Is this "currency manipulation" as some in Detroit and Washington would have it? The most straightforward explanation of the yen's decline would be a more expansionary monetary policy under the new Bank of Japan Governor, Haruhiko Kuroda (appointed by the new government of Shinzo Abe). One of the effects of expanding the quantity of money is to reduce the value of it, both domestically (inflation) and relative to others (depreciation), and since currencies are traded in financial markets, the effects of expansionary policies can show up quickly in exchange rates (indeed, markets are forward-looking, so only a change in expectations is needed). In the case of Japan, which has suffered from deflationary sluggishness for a couple of decades now, a shift to a more expansionary policy regime seems appropriate.
Taking a longer view, the recent decline is partly retracing the yen's appreciation during the financial crisis (when, even more than the dollar, it was seen as a "safe haven") and afterwards, when the dollar was falling due to the Fed's "quantitative easing" expansionary policies.
Of course, even if one takes the view Japan is (unfairly) "manipulating" its currency, there isn't really a mechanism to do anything about it. Mirroring the divide in the economics profession where "international trade" is studied by microeconomists and exchange rates ("international finance") is the province of macroeconomists, the world has separate institutions for dealing with "trade" problems and "monetary" ones. If a country attempts to boost net exports with a tariff, its trading partners have recourse to the WTO (and, in many cases, provisions of preferential trading agreements as well). Doing the same thing through currency depreciation, well... the institution that has purview over exchange rates, the IMF, doesn't really have any mechanisms to settle grievances, so government officials are left to hector each other, and, on rare occasion, agree to coordinated policies.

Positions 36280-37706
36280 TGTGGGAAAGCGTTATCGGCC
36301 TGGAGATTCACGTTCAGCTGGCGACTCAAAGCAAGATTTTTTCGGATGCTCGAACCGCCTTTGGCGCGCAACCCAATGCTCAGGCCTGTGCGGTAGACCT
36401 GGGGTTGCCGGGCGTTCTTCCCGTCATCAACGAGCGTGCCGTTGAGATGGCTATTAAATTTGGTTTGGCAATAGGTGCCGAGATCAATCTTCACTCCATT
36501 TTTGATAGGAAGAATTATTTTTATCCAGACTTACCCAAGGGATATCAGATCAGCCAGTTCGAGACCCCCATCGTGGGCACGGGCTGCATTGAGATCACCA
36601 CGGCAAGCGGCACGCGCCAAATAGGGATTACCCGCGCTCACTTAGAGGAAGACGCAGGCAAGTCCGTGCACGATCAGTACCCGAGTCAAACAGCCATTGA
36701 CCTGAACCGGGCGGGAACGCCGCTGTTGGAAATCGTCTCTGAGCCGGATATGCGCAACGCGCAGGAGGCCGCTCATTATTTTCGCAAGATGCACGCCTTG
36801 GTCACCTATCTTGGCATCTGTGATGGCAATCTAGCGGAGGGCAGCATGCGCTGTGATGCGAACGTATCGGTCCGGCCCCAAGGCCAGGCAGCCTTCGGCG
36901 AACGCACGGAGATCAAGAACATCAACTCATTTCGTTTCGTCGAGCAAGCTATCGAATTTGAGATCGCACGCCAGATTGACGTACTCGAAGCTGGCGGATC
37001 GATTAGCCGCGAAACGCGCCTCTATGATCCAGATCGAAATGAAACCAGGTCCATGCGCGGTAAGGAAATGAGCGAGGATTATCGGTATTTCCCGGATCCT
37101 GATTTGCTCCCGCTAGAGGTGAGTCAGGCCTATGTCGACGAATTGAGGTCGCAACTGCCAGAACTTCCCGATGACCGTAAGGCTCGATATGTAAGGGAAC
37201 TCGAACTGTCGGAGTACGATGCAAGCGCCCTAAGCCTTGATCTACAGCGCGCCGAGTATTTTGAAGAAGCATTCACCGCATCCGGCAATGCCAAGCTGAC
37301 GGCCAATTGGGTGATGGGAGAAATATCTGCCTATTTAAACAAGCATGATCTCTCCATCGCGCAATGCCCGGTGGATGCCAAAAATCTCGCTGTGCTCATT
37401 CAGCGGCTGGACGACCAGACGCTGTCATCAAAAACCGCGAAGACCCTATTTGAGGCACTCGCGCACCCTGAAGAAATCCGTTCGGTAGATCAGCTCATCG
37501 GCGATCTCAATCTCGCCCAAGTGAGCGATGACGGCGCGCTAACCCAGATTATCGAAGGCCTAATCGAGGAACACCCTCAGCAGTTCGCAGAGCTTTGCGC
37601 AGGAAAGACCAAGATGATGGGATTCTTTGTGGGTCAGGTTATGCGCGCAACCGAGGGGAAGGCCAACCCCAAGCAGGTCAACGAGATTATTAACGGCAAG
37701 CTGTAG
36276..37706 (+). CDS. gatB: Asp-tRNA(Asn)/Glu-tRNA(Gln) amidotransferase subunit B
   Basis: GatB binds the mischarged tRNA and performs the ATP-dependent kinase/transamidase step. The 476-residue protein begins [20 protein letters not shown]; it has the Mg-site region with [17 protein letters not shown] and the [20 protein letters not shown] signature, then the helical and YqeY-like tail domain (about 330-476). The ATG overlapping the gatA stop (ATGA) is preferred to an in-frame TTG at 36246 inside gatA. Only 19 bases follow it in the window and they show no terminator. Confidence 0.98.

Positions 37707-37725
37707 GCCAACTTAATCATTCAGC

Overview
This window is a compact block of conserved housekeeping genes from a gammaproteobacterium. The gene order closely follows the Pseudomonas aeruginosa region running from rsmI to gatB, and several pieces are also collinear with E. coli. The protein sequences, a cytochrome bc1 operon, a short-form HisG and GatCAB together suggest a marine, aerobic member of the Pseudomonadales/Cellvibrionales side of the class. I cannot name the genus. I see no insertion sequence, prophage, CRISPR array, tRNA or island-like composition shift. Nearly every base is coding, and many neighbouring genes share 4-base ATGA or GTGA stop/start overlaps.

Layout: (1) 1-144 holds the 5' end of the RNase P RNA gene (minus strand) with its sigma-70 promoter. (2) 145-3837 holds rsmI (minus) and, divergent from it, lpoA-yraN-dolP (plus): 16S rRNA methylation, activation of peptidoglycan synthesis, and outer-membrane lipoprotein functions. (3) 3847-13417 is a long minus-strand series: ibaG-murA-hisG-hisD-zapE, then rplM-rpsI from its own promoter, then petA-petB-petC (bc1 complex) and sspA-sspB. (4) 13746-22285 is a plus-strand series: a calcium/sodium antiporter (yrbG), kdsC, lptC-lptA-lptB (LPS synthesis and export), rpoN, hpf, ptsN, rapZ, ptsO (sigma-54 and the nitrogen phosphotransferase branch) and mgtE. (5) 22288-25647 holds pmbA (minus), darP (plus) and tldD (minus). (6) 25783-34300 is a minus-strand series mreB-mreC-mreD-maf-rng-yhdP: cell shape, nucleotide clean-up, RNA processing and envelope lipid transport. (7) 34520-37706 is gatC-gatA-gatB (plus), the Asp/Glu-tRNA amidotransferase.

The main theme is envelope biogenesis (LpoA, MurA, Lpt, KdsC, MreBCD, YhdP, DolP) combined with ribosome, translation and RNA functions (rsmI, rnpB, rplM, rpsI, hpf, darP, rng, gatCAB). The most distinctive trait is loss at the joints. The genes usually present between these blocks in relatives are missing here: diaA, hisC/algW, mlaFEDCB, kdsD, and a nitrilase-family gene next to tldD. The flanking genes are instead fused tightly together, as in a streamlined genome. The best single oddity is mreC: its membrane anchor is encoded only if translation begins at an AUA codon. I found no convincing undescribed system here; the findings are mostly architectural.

In the case of the relative lack of US presence in the Japanese auto market, which has been consistent throughout the ups and downs of the yen-dollar exchange rate, the culprit (to the extent its driven by policy, not consumer preferences) is more likely in "non-tariff barriers" (NTBs). While tariffs are easy to see, analyze and bargain over, imports can be impeded in more subtle ways that are more difficult to identify and deal with. Often, what some see as a non-tariff barrier can be defended as a safety or environmental regulation. In his "proposal to level the playing field" this is how Sander Levin (D-MI; my old congressman) characterizes Japan's auto sector NTBs: